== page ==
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[MM Curator Summary]: Turns out the Aace in the hole used by far left-wing activists to force Medicaid expansion is really a Joker.
But it has disastrous consequences for state budgets and fosters high levels of dependency.
Democrats think they’ve found the key to convincing Republican states to expand Medicaid and cover millions more able-bodied adults in the government-run health-insurance program. Over the past few years, Democrats have claimed that refusing to accept ObamaCare’s central policy will force the closure of rural hospitals, hurting GOP states and voters the most. This tug-at-the-heartstrings message has swayed Republican-dominated states such as South Dakota, Missouri and, as of late March, North Carolina to expand Medicaid. But it’s a lie.
I have analyzed every hospital closure since 2014 when ObamaCare went into effect. Medicaid expansion has failed to halt rural hospital closures, and in some cases it contributes to them. The reason is simple: Medicaid is so poorly run that it often adds financial burdens to hospitals. The 10 Republican-led states that haven’t adopted this policy would be wise to hold their ground, given that Medicaid expansion also has disastrous consequences for state budgets and fosters historic levels of government dependency.
Here are the facts. Since 2014, dozens of hospitals have closed in states that haven’t expanded Medicaid. Yet their stated reasons almost always have nothing to do with Medicaid expansion. Damage from natural disasters, declining business and fraud, among many other factors, have caused hospitals to close. Only four hospitals in nonexpansion states directly attributed their closures to a lack of Medicaid expansion. Two of them later were alleged to have engaged in wide-scale fraud and financial mismanagement, casting doubt on their earlier statements.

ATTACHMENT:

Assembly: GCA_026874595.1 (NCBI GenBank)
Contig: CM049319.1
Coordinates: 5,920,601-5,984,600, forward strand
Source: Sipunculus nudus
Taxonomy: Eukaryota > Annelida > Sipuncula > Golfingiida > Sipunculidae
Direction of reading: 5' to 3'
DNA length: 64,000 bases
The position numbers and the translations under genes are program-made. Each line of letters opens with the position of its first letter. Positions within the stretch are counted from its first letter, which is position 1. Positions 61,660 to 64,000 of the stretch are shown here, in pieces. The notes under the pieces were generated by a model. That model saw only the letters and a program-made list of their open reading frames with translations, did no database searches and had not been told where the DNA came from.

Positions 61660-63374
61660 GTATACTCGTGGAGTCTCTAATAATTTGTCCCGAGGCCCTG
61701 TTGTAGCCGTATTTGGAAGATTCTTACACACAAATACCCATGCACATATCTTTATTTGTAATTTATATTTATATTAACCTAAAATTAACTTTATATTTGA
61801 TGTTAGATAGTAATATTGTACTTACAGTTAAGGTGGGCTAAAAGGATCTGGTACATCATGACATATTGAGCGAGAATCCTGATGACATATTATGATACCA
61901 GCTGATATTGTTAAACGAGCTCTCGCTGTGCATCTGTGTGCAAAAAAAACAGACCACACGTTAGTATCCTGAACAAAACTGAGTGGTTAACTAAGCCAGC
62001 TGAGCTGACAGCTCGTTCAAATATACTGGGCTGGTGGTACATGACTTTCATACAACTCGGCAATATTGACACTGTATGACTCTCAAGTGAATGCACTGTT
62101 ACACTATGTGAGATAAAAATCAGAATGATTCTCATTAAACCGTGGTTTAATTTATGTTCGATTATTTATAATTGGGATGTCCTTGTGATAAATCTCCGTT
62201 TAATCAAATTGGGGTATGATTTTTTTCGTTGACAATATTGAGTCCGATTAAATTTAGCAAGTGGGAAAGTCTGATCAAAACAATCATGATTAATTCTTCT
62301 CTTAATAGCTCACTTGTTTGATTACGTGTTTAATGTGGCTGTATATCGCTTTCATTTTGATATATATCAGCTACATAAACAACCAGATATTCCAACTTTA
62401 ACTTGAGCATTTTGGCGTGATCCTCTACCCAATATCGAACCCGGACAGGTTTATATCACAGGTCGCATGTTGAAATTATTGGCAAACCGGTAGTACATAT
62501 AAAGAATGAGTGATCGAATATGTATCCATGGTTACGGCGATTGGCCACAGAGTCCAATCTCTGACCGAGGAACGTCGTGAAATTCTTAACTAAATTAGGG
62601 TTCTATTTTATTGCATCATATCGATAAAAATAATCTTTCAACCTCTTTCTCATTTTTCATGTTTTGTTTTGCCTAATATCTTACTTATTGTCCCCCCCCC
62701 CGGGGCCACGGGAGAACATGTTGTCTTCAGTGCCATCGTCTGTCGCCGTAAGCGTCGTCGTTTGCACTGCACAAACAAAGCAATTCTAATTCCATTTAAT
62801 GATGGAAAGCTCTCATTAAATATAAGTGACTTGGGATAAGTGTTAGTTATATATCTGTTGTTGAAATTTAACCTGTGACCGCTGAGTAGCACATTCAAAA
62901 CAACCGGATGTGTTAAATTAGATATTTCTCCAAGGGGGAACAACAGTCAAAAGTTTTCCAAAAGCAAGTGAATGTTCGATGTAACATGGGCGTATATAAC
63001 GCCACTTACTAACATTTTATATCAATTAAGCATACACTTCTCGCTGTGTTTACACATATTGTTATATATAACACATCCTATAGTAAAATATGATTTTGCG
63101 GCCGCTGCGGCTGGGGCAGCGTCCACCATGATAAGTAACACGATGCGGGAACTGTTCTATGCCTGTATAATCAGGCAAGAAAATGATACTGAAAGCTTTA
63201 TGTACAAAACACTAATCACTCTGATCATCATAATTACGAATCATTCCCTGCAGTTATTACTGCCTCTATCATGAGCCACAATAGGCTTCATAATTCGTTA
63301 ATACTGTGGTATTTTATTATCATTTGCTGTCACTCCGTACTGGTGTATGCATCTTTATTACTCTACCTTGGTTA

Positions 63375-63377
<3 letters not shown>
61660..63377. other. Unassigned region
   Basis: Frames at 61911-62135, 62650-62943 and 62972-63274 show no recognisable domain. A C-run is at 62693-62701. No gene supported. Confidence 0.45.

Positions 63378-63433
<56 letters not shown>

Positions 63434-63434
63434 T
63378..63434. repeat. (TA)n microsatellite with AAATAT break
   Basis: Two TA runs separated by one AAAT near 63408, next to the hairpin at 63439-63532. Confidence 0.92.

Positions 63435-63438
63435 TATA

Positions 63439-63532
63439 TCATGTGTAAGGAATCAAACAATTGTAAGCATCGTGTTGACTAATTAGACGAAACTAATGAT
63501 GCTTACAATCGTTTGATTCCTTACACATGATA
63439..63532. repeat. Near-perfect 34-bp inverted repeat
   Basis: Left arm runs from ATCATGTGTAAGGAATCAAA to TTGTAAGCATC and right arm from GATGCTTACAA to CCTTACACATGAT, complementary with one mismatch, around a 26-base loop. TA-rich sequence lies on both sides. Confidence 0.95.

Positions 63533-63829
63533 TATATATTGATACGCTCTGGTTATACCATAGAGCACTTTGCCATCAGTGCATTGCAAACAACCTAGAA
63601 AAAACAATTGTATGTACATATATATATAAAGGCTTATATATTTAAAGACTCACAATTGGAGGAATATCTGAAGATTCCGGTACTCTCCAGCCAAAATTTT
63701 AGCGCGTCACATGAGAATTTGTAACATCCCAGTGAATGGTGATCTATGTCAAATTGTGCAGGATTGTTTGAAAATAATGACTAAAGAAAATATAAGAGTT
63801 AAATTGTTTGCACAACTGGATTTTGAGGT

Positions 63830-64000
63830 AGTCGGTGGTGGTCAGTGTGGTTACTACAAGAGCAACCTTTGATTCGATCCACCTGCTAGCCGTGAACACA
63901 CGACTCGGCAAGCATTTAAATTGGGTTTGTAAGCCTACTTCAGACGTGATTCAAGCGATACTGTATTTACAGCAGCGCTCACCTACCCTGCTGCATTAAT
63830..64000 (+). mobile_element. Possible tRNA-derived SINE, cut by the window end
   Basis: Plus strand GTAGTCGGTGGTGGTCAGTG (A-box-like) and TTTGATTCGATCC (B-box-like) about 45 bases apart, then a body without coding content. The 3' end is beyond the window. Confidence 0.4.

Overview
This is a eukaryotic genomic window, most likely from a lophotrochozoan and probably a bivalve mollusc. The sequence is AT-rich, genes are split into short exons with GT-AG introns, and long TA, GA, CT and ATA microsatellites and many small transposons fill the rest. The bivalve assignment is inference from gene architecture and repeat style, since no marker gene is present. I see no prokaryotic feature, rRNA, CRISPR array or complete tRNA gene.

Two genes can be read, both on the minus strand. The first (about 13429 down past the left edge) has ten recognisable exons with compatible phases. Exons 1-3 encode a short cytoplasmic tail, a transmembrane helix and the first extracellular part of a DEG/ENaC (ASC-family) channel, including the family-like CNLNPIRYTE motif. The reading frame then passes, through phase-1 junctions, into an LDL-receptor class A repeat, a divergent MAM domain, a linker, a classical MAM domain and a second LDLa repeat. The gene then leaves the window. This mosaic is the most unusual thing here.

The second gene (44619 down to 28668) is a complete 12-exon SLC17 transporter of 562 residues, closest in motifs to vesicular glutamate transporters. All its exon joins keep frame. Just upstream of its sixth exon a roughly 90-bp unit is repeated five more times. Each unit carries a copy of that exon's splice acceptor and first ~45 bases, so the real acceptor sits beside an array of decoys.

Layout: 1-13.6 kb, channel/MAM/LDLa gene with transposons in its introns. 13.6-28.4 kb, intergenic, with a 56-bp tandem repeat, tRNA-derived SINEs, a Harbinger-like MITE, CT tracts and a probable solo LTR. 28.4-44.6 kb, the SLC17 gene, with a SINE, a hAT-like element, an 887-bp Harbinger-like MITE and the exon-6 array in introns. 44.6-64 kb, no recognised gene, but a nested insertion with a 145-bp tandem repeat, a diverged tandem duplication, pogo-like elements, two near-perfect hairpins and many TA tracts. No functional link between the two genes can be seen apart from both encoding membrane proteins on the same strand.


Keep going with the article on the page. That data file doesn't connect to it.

Even more telling is what happened in the nearly 40 states that did expand Medicaid before the start of this year. Despite the assurances of liberal activists, nearly 50 hospitals have closed in these states since expansion passed, including more than a dozen in rural areas. Missouri voted to expand Medicaid by ballot initiative in August 2020, with implementation beginning a little more than a year later. Yet two rural hospitals closed in September 2022, well after expansion took effect.
The situation will surely worsen. According to data from the Center for Healthcare Quality and Payment Reform, 1 in 4 rural hospitals in expansion states are still at risk of closure. A 2019 Navigant study found that the top five states at risk of losing community-essential rural hospitals are all expansion states.
This is exactly what Medicaid expansion was supposed to prevent, yet expansion itself is driving this crisis in rural and urban hospitals alike. The program’s reimbursement rates are about 60% of what private health insurance pays, often leaving hospitals with large losses on Medicaid patients. Nationwide, more than 18 million able-bodied adults and counting have enrolled in the program due to expansion, and each new recipient potentially adds red ink to a hospital’s balance sheet.
Rural hospitals typically struggle financially as it is, and Medicaid expansion can push them into insolvency. But the problem isn’t limited to rural hospitals. Pennsylvania expanded Medicaid in 2015 and Philadelphia’s Hahnemann Hospital closed in 2019 because of what the Philadelphia Inquirer called a “heavy reliance on Medicaid.”
Despite these closures, hospital advocacy groups have joined Democrats in vigorously demanding expansion. The promise of federal money in the short term—and the resulting bonuses and pay bumps for hospital executives—is apparently more important than future stability.
Democrats won’t stop until they convince all 50 states to expand Medicaid. As one activist told the New York Times in March, “this argument about rural hospital closures has been an incredibly compelling argument to voters.” That same story, which focused on Mississippi, was titled “A State’s Choice to Forgo Medicaid Funds Is Killing Hospitals.” Mississippi and Alabama are likely the next two states in Democrats’ sights.
The remaining Republican-led states shouldn’t fall for it. By not expanding Medicaid, they are likely saving rural hospitals from even worse financial pressure, while protecting taxpayers from enormous losses and saving able-bodied adults from government dependence. In these states, at least, the truth about Medicaid expansion still prevails.
Mr. Dublois is data and analytics director at the Foundation for Government Accountability.
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